The Greenberg Traurig Warsaw office has established an Environmental Protection Practice to provide clients with high-quality legal advice related to all aspects of environmental law.

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Continue Reading Greenberg Traurig Warsaw Office Establishes Environmental Protection Practice Led by Counsel Barbara Pancer

The ongoing battle over Supplemental Environmental Projects (SEPs) – environmentally-beneficial, beyond-compliance projects that defendants agree to undertake for potential penalty mitigation in settlement of environmental enforcement actions – heated up
Continue Reading New Lawsuit Challenges DOJ Policy Prohibiting SEPs

On July 15, 2020, President Trump’s administration finalized a significant overhaul of the regulations governing the administration of the National Environmental Policy Act (NEPA). In January 2020, when the regulatory overhaul was announced, we observed that rolling back 50 years of precedent in an administrative action could trigger judicial challenges to the rule and result in greater regulatory uncertainty for federal projects. The final rule, while making some relatively minor modifications, hews closely to its original terms, and does little to satisfy potential challengers.
Continue Reading A Tale of Two Environmental Policies: President Trump Announces NEPA Reform, as Former Vice President Biden Vows to Roll Back Reforms If Elected

On June 18, 2020, the Seventh Circuit handed down a decision in a case involving historical environmental contamination that eases the path to federal court for defendants who are haled into state court for acts that occurred while defendants were assisting the federal government. In Sherrie Baker et al. v. Atlantic Richfield Company, E. I. du Pont de Nemours and Company, et al., No. 19-3160, 2020 WL 3287024, — F.3d — (7th Cir. 2020), the court adopted a new standard for federal officer removal, holding that defendants act under color of federal office and are entitled to a federal forum when sued for conduct relating to acts for the federal government, even if the conduct at issue in a particular case only partially implicates the federally directed acts. This decision has consequences that reach beyond defendants facing environmental liability, as did the defendants in Baker, as it could provide an additional avenue to a federal forum for companies that have either been awarded federal contracts, or that supply customers who hold federal contracts.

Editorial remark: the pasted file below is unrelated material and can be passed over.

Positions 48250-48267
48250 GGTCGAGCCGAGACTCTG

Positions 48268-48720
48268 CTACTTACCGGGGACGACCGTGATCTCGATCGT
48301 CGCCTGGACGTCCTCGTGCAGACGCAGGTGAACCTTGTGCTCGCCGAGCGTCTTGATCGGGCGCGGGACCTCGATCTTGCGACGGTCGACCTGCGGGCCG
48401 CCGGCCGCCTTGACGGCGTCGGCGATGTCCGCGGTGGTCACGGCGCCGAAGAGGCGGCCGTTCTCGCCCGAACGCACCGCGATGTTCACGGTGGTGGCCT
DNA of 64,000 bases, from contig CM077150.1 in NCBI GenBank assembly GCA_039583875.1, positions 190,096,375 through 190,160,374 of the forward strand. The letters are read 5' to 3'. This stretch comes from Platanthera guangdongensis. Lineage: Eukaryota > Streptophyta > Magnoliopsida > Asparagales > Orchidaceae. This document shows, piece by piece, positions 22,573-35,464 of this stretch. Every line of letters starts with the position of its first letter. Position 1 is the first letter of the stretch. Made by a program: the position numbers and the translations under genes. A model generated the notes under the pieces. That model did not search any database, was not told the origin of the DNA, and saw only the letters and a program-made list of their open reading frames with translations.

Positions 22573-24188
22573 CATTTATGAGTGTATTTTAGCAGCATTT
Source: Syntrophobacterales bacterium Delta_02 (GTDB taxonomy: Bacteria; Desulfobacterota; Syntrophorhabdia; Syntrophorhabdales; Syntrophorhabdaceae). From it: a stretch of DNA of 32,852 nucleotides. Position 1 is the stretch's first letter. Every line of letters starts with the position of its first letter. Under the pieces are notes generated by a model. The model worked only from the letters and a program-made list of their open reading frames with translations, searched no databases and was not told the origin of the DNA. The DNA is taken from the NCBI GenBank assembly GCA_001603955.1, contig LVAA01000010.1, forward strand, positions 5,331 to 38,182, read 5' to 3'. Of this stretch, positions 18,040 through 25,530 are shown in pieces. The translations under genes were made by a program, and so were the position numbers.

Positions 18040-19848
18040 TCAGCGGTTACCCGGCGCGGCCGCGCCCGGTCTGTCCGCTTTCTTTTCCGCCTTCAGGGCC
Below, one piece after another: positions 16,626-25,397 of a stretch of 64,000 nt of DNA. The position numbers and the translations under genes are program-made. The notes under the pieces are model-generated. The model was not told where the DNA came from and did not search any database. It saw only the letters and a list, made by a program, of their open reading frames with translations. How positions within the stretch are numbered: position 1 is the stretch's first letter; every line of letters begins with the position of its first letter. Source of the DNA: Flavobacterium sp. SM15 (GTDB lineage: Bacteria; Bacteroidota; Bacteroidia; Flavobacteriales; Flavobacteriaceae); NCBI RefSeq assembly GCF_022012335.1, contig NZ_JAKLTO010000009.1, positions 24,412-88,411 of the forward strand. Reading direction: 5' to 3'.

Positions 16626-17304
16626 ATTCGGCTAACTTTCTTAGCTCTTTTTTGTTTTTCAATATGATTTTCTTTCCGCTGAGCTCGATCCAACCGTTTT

Continue Reading 7th Circuit Lowers Removal Hurdle for Defendants That Assisted the Feds

On April 29, 2020, the Ministry of Ecology and Environment of China (MEE) promulgated the Measures on Environmental Management Registration of New Chemical Substances (MEE Order 12) (link in Chinese), which will come into effect Jan. 1, 2021, and replace the Measures for the Environmental Management of New Chemical Substances (promulgated by the Ministry of Environment Protection of China, MEP Order 7). MEE Order 12 focuses on mass-use of new chemicals, and highly hazardous chemicals, chemicals with persistence and bioaccumulation (PB), chemicals with persistence and toxicity (PT), and chemicals with bioaccumulation and toxicity (BT).

Background: MEE the ‘China REACH

MEE is sometimes also called the ‘China REACH’ for short. ‘China REACH’ references the EU Regulation No 1907/2006 concerning the Registration, Evaluation, Authorisation and Restriction of Chemicals. Both the Chinese and EU legislation aim to improve human health and the environment through the identification of chemical substances. Both pieces of legislation make distinctions in their application depending on annual tonnage and may restrict the usage of highly hazardous chemicals. The main difference between MEE and the EU REACH is that EU REACH focuses on the chemical registration requirement whereas MEE focuses on new substance notification.
Continue Reading China’s New Regulation on New Chemicals Aims to Make Life Easier